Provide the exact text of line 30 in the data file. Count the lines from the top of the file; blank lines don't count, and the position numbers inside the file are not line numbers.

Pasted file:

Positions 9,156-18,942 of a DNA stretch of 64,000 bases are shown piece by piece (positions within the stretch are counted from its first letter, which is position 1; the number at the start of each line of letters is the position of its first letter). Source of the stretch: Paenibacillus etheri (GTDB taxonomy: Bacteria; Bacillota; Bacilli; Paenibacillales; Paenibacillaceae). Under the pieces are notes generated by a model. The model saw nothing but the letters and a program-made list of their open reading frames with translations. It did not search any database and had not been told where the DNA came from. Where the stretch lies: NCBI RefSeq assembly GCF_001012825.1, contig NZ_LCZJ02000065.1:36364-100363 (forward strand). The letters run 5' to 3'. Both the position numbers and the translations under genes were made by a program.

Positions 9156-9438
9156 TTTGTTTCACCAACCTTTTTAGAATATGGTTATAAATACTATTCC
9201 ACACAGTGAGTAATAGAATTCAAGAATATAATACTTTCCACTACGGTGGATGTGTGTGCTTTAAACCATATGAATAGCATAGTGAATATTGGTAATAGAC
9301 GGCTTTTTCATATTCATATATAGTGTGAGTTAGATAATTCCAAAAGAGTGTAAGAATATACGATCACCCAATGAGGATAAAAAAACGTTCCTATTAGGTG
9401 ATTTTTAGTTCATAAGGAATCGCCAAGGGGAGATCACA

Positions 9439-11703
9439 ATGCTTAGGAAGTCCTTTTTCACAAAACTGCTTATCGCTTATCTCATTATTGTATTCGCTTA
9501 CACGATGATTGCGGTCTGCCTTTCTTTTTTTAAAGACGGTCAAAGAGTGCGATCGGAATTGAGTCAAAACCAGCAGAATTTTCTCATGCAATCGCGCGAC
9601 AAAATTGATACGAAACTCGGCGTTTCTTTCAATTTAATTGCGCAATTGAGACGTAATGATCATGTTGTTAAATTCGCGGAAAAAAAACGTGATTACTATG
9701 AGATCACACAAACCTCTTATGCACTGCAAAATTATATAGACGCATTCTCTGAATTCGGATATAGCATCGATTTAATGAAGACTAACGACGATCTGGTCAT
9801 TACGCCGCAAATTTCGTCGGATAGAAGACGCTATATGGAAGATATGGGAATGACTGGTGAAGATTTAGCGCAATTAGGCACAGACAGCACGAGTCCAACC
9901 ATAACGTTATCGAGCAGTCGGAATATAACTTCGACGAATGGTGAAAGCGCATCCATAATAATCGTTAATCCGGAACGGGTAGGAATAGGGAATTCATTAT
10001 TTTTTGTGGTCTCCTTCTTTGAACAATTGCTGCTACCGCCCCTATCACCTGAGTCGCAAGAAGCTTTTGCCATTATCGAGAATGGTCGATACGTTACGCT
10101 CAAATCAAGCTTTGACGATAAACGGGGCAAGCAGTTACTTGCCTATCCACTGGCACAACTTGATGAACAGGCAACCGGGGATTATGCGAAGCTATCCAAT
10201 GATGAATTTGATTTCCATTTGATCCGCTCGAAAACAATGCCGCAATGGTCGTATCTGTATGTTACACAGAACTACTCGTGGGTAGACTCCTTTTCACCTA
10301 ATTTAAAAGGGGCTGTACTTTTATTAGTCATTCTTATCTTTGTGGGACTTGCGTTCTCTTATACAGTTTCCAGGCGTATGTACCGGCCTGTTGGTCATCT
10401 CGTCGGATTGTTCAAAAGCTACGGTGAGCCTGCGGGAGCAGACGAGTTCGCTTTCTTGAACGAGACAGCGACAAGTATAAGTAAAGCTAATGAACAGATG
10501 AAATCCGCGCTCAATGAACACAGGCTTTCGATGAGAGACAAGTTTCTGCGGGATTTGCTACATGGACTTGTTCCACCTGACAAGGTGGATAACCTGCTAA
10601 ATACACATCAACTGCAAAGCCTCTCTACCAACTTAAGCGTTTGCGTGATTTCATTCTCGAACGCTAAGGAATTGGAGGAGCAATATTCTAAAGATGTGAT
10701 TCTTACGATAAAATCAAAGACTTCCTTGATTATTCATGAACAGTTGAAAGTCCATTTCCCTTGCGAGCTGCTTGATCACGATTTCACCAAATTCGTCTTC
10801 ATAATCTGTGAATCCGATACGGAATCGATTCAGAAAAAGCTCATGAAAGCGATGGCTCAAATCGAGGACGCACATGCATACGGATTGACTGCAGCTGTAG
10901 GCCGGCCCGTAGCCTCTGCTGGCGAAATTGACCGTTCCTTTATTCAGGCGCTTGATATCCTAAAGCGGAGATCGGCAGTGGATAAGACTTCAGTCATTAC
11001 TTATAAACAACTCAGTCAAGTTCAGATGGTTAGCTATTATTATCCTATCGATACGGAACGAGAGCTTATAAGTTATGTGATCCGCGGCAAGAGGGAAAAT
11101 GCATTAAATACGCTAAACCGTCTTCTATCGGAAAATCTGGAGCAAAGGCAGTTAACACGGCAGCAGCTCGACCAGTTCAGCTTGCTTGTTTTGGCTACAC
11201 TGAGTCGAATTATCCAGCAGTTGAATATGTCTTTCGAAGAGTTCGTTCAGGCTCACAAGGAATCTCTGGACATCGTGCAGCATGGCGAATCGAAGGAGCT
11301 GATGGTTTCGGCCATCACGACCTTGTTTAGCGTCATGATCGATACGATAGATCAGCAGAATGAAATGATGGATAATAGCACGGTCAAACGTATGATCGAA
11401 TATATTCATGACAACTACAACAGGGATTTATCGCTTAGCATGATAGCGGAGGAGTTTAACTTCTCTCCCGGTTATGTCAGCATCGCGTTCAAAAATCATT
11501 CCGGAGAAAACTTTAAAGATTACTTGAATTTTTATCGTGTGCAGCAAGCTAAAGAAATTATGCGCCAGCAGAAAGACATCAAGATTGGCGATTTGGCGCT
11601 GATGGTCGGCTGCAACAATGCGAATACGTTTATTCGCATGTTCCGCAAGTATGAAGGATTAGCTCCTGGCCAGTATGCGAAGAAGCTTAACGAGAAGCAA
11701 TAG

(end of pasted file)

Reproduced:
11601 GATGGTCGGCTGCAACAATGCGAATACGTTTATTCGCATGTTCCGCAAGTATGAAGGATTAGCTCCTGGCCAGTATGCGAAGAAGCTTAACGAGAAGCAA